Business Briefs
Star-Bulletin staff & wire reports




Japanese travel to rise, JTB survey shows

The number of Japanese traveling both domestically and abroad will probably rise 1.3 percent during the country's July-August peak travel season, helped by increased consumer confidence, according to a survey from JTB Corp.

The number of overseas travelers will probably reach 2.5 million between July 15 and Aug. 31, up 0.4 percent from last year, Japan's biggest travel agency said. Domestic travelers with at least one overnight stay at their destination may rise 1.3 percent to 73.4 million, bringing the total number of travelers to 75.9 million.

More Japanese are planning domestic and international travel during this year's summer holiday period, as the nation's economic growth and higher salaries encourages them to spend more on travel. The 2005 Exposition being held in Aichi prefecture in central Japan also boosted demand for domestic travel, JTB said.

Total spending on travel during the period from mid-July to the end of August will probably rise 2.2 percent to $27.9 billion, JTB said.

Singapore prices recovering from slump

Singapore's homes are starting to attract foreign investors, according to researcher Knight Frank Pte, estimating that these buyers made up 25 percent of the market in the past two years from 10 percent five years ago.

The buyers, from markets such as Hong Kong and Malaysia, are purchasing houses in Singapore as prices recover from an eight- year slump. The government said last week prices of homes rose 0.4 percent in the second quarter from the previous three months, the fifth straight quarter-on-quarter gain. The city-state's two biggest developers both are selling more homes with the recovery in prices.

Merck seeks delay in trial over Vioxx

SAGAPONACK, N.Y. » Merck & Co. is asking a judge to delay the first wrongful death trial over its pain reliever Vioxx, saying the company cannot receive a fair trial if the Texas case begins next week as scheduled.

The company wants the trial postponed for at least 60 days, citing recent publicity about the drug.

Merck withdrew the drug in September when research showed patients who took the drug for 18 months or longer more than doubled their risk for heart attack and stroke. Since then, more than 2,400 Vioxx lawsuits have been filed nationwide.

A hearing on Merck's motion, which was filed Friday, is slated for today in Wharton, Texas. Mark Lanier, a Houston attorney for a woman suing New Jersey-based Merck over her husband's 2001 death, said he will oppose a delay.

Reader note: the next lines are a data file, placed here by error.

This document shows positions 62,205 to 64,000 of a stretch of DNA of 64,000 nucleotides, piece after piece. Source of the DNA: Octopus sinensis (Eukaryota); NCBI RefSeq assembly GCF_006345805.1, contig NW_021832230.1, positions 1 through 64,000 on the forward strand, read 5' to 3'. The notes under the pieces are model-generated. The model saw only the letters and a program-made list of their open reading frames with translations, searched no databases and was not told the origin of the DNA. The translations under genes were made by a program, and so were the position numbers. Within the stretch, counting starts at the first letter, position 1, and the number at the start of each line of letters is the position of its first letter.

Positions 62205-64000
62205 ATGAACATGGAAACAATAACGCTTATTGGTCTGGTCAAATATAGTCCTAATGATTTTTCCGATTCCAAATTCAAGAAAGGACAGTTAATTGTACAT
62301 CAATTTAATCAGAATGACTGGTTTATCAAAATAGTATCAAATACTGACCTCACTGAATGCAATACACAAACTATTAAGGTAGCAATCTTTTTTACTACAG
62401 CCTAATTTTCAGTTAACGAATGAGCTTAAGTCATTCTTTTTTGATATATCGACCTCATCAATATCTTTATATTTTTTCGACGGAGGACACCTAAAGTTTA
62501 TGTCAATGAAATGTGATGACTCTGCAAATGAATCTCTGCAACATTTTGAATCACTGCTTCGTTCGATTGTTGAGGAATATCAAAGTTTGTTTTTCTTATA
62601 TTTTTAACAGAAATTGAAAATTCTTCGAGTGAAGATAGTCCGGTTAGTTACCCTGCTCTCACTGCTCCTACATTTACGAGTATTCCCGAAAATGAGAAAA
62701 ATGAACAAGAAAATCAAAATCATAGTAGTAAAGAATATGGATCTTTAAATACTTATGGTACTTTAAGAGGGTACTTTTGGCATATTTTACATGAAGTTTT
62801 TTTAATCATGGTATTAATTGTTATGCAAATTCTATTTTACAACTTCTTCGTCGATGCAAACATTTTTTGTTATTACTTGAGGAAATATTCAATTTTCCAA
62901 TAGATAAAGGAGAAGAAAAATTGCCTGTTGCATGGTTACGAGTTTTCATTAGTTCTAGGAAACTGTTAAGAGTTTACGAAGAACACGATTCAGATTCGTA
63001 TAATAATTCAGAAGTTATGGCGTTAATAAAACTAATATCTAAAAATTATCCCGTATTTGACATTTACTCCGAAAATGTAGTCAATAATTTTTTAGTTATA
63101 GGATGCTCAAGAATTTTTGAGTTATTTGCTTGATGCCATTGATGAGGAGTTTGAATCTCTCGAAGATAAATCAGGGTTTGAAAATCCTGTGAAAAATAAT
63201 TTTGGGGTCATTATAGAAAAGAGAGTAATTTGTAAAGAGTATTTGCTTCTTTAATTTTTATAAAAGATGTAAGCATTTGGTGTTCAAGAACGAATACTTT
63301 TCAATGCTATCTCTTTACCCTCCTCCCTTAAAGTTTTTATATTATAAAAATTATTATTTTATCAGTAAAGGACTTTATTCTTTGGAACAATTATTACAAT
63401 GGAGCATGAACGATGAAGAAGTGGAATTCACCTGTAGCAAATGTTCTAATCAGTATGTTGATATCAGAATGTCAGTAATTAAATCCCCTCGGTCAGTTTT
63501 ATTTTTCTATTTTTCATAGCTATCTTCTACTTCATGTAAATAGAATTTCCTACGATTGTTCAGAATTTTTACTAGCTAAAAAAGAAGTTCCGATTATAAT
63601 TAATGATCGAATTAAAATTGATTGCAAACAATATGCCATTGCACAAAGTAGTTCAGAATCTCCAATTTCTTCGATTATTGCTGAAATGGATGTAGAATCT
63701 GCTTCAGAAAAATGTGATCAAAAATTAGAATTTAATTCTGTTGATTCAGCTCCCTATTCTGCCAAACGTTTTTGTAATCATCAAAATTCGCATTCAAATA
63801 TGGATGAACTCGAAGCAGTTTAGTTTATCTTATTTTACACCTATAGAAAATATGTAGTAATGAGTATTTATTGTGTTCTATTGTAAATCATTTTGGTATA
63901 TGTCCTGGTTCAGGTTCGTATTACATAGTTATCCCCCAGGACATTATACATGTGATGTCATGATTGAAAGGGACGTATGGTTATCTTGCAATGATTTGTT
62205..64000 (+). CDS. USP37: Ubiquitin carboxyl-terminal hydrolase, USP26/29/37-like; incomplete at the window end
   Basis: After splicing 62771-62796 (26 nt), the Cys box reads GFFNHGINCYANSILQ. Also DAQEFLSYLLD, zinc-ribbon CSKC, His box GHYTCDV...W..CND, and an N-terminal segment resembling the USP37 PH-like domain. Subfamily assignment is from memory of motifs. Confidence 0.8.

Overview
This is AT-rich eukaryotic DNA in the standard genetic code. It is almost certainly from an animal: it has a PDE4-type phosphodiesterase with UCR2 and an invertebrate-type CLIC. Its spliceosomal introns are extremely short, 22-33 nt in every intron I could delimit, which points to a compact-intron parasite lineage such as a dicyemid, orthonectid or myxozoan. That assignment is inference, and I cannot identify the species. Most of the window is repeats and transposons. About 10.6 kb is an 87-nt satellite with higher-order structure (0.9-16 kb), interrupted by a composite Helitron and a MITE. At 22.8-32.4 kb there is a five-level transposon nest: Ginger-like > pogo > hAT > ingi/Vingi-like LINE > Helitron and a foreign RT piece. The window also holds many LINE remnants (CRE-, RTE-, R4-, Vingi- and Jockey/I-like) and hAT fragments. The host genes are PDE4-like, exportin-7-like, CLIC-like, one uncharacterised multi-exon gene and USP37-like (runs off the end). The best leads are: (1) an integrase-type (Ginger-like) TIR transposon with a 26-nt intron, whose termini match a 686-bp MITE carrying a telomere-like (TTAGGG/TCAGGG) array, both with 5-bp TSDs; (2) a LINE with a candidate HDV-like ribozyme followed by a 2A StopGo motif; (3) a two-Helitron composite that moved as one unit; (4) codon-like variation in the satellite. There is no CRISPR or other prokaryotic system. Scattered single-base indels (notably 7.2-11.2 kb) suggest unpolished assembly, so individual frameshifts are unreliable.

In the motion, Merck said a lawsuit brought Thursday by Texas Attorney General Greg Abbott seeking $250 million in damages for Vioxx purchases has "effectively eliminated any possibility Merck can receive a fair trial beginning (Monday)."

Shareholders OK liquor merger

LONDON » Allied Domecq PLC shareholders voted yesterday to accept a $13 billion takeover proposal from French rival Pernod Ricard SA, paving the way for one of the world's biggest deals in the spirits sector.

Meeting in London, shareholders of Allied Domecq, the distributor of Beefeater gin and Stolichnaya vodka, voted 99.8 percent in favor of the plan that will launch the takeover. Their approval follows a vote by Pernod Ricard shareholders last week that gave the go-ahead to a plan to issue $2.4 billion in new shares to help finance the deal.

Allied Domecq Chairman Gerry Robinson told shareholders that recent difficulties in many markets highlighted the need for such consolidation.

"In these increasingly challenging market conditions, your board considers that the need for further consolidation in the distilled spirits industry has become increasingly apparent," he said.

Seiyu Ltd. shares leap on report

Shares of Seiyu Ltd. had their biggest gain in 15 months after a newspaper reported Wal-Mart Stores Inc. will raise its stake in the fourth-largest Japanese retailer to more than 50 percent and accelerate store renovation.

Bentonville, Ark.-based Wal-Mart will raise its stake from more than 42 percent in Seiyu, which will spend about $448 million to renovate 200 stores by the end of 2009, the Nihon Keizai newspaper reported.

Wal-Mart, the world's biggest retailer, has invested in the Tokyo-based company since taking a stake in May 2002. Seiyu lost money in its past two business years, facing bigger rivals including Aeon Co. in Japan's $125 billion-a-year supermarket business.

Sanyo to trim 15% of work force

Sanyo Electric Corp., which expects its third annual loss in four years, plans to cut 15 percent of its global work force and close a fifth of its factories in Japan as it tries to recover earnings.

Sanyo, the world's biggest maker of rechargeable batteries for consumer electronics, targets cutting $627 million of costs in three years, according to a statement released at a press briefing in Tokyo. The company had a record loss last business year, as falling consumer electronics prices eroded earnings and it needed to repair a chip factory damaged in an earthquake.

The Osaka-based company this year appointed a new management team comprised of Chief Executive Tomoyo Nonaka, a former journalist and outside director, and President Toshimasa Iue, grandson of Sanyo's founder, to help revive its share price, which has dropped 31 percent in the past year.

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